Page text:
Are You A Boomerang Hire? You Might Be Part Of The New Workplace Trend
Sometimes, your dream job isn’t all it cracked up to be – and that’s OK.
More and more employees are actually returning to their previous employers after a stint away in another role, meaning they fall under a new workplace term: Bommerang Hires.
According to LinkedIn, the number of UK workers returning to former employers increased from 1.9% in 2019 to 2.23% in 2022.
This latest workplace development isn’t exactly surprising, and we’ve all seen the shift the pandemic triggered within the workforce.
First, there was the Great Resignation – everyone re-evaluated what they wanted from their jobs during the days when they were locked down at home, decided their current roles just weren’t cutting it, so they quit.
Then, there’s been a wave of workplace trends to describe the sense of burnout (or rust out) plenty of people are feeling, including calls for people to introduce Bare Minimum Mondays and Quiet Fridays to an effort to reduce stress.
The Great Regret popped up as well, to describe people who feared they had made a mistake in moving jobs.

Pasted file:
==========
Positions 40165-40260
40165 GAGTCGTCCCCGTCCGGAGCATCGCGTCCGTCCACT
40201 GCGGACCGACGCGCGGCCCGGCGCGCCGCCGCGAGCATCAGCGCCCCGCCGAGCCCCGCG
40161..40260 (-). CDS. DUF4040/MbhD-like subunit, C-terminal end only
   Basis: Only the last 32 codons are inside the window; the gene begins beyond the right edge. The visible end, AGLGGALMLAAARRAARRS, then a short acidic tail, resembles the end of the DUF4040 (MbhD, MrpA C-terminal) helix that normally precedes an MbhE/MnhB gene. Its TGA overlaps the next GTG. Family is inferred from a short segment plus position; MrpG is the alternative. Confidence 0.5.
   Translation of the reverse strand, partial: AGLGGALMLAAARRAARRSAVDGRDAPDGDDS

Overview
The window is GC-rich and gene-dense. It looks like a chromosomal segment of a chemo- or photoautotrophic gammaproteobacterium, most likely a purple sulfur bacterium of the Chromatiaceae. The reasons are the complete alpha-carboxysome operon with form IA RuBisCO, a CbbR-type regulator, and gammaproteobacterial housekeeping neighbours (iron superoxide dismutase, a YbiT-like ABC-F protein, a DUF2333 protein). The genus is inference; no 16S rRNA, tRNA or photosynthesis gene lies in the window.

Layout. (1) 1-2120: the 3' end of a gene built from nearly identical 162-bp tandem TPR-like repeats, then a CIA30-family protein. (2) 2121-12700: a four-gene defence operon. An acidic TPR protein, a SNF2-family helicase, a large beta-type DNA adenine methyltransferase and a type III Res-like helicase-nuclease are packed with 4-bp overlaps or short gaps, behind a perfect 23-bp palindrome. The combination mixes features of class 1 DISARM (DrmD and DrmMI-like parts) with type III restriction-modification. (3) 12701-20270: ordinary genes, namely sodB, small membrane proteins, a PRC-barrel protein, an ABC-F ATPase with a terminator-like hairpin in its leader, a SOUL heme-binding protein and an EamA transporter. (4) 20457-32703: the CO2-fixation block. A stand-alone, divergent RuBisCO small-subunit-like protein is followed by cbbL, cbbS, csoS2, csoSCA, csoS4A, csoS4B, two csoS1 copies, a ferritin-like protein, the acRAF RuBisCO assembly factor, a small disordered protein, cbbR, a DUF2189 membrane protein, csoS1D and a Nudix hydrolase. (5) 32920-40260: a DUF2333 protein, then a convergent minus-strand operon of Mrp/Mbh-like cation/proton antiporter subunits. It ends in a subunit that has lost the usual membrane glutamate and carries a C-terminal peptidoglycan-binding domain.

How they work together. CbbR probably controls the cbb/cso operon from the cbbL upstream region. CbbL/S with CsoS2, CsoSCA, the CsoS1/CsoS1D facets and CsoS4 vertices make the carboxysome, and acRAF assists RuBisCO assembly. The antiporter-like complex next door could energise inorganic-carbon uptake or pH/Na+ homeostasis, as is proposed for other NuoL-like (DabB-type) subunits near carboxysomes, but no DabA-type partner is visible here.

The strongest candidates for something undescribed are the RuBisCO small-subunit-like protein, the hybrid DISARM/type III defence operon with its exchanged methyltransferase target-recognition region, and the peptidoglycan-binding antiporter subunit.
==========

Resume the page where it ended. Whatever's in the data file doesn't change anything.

And in 2022, an international study from tech company UKG found 43% of respondents who quit their job during the pandemic admitted to being better off in their old role.
So, it makes sense that we’re all talking about being Boomerang Hires now.
This is a particularly common theme within administration, oil, gas and mining and financial services, according to LinkedIn’s Economic Graph.
But it was the government administration sector had the highest percentage of boomerang employees in 2022, with 3.77% going back to work for their old employer.
LinkedIn speculated that this might be because these jobs require a large amount of prior knowledge.
It’s not all just about employees’ personal preference with this trend, though.
The tight labour market amid a struggling economy, low unemployment rates and high vacancies means it’s a stroke of luck for most employers to get old workers back.
Going back to your old workplace is much more popular now than it was in 2019
They have experience, meaning there’s reduced onboarding time and increased retention rates on top of a boost to morale, according to a Harvard Business Review from March.
Many of those going back are also coming out of retirement.
Approximately half of the former civil servants aged between 50 and 65 have thought about returning to their old jobs because of the rising cost of living, according to the Office for National Statistics.
Over in the health sector, 37% are thinking of returning and along with 36% of IT workers.
Only technology, the information and media industries have not seen an increase in the number of Boomerang hires since 2019.
But, LinkedIn also showed that employees who switch roles in their organisations are more likely to stay with the company for a longer period.
It works out to a 64% chance of remaining after three years compared to 45% for those who don’t move around.